There was once an institution wherein one group of people claimed a right to the labor of others. It was quite rightly abolished.

The statist will answer that the wages were a “blessing of society” for which the wage earner owes some portion back. If that were true, one would have to question the rationality and efficiency of this mysterious entity called “society,” which chooses to bestow blessings upon people, only to immediately demand part of those blessings back. Why not simply bless the individual less, leaving both parties square?

In reality, the wage earner has already paid his  “fair share” to society. For the $20 thousand or $20 million he has earned, he has provided exactly $20 thousand or $20 million worth of labor. How do we know his labor was worth that amount? The same way that we know the market value of anything. It is the price others are willing to pay for it.

Perhaps our wage earner is a painter. In that case, he has exchanged exactly $20 thousand in painting services for $20 thousand in cash. Nothing was given to him by any nebulous entity called “society.” He created that wealth himself with his own labor. He has an undeniable right to keep it and dispose of it as he sees fit. The corresponding responsibility is to respect the property rights of others, meaning to not appropriate or transfer their property against their will.

If there is any justification for a corresponding responsibility to “society,” it can only be the responsibility to pay for some service he has agreed to purchase from society. As we have discussed, the obligation associated with a responsibility to pay for something derives from a contract. If one agrees to purchase something, one has the responsibility to pay the previous owner the agreed upon price. This responsibility corresponds to the right of ownership of the purchased property.

So what has our wage earner purchased from society? What has he consented to buy? Accepting the extremely elastic definition of “consent” employed by proponents of constitutional government, he has consented to purchase protection of his life, liberty, and possessions. As Thomas Paine put it, his responsibility is to “surrender up a part of his property to furnish means for the protection of the rest.”[1] If there is any responsibility incumbent upon him, it is to pay for these services rendered and no more. Even taxation for this purpose has a dubious moral foundation, as our wage earner has never really consented to purchase even this protection. That is why Paine also referred to government as “a necessary evil.”[2]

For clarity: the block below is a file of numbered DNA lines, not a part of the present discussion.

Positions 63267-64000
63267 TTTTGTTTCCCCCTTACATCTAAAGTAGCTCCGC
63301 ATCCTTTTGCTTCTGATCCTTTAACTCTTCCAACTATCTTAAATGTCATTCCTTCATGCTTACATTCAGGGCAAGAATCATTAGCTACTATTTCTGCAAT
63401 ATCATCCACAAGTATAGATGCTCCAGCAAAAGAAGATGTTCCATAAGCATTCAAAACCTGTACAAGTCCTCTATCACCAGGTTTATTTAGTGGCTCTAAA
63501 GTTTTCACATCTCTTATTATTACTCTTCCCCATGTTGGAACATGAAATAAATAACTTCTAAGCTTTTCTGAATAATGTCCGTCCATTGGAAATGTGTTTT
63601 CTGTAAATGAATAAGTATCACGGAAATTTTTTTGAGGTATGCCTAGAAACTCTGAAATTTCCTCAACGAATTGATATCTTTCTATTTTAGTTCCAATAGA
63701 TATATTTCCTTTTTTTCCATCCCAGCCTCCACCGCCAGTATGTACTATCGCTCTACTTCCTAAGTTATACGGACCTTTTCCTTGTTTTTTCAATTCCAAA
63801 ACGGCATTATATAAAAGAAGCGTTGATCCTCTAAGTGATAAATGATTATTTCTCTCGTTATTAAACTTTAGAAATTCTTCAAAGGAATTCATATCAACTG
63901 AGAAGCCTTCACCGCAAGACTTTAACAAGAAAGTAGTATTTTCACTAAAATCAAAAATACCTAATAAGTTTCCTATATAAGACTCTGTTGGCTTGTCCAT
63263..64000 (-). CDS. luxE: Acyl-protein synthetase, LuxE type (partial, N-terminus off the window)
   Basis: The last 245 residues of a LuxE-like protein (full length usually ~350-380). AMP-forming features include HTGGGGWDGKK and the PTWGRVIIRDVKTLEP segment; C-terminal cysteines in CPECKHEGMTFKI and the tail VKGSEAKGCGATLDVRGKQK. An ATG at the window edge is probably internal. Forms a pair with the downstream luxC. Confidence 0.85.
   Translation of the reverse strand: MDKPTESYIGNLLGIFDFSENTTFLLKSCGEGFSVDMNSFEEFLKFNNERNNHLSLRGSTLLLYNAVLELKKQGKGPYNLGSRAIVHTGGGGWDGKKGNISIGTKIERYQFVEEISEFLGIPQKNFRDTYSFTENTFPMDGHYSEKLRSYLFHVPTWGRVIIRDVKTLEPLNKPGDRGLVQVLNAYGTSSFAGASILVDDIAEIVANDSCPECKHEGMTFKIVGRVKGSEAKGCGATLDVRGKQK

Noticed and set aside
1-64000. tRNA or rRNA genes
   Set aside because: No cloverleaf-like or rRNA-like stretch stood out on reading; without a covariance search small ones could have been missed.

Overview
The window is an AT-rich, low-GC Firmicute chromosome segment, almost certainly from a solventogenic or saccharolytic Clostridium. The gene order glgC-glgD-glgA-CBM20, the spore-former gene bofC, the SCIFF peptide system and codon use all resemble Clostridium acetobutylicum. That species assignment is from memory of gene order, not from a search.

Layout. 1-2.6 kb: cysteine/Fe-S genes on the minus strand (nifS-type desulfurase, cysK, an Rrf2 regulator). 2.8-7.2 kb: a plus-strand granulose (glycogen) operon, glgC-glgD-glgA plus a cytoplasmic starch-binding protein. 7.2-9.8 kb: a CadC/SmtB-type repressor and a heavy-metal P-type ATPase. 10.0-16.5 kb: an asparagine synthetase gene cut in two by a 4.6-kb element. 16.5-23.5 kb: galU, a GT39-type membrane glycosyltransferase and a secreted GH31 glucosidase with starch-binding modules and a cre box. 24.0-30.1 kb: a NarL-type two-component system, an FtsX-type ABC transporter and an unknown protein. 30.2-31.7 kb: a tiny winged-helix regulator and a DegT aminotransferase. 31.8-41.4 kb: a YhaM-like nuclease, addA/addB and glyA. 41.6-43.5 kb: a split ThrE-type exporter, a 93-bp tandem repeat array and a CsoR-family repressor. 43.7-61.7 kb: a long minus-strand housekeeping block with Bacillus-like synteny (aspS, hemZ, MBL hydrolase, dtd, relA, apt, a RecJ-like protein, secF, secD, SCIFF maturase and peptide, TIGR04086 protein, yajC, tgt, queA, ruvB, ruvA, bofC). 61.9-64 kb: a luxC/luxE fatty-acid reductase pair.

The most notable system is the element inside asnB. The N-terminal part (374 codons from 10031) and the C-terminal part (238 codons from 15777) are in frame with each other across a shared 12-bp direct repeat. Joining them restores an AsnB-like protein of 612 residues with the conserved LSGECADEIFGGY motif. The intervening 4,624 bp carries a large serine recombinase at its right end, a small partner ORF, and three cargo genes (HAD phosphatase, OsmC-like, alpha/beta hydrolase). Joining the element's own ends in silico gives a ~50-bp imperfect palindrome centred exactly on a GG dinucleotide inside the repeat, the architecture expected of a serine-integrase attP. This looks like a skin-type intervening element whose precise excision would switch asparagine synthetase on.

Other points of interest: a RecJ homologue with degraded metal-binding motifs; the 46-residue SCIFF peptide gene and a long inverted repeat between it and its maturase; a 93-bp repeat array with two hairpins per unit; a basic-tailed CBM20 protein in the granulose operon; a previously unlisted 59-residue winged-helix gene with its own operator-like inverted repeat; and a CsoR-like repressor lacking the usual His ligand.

But let us assume that somehow this consent is real. Like the purchaser of the house, the citizen has entered into a contract. His responsibility to pay for protection of his property corresponds to his right to demand that the protection he has purchased be provided.

For the statist, this logical connection between rights and responsibilities does not exist. He asserts that the corresponding responsibility destroys the right. For him, the citizen has a responsibility to suffer the very crime he established government to protect him from in the first place – the invasion of his property. He is not entitled to the protection he has purchased, but instead has a responsibility to tolerate its antithesis – for his property to be invaded by the entity he has hired to protect it. As John Locke wrote, “the preservation of property being the end of government, and that for which men enter into society, it necessarily supposes and requires, that the people should have property, without which they must be supposed to lose that, by entering into society, which was the end for which they entered into it; too gross an absurdity for any man to own.”[3]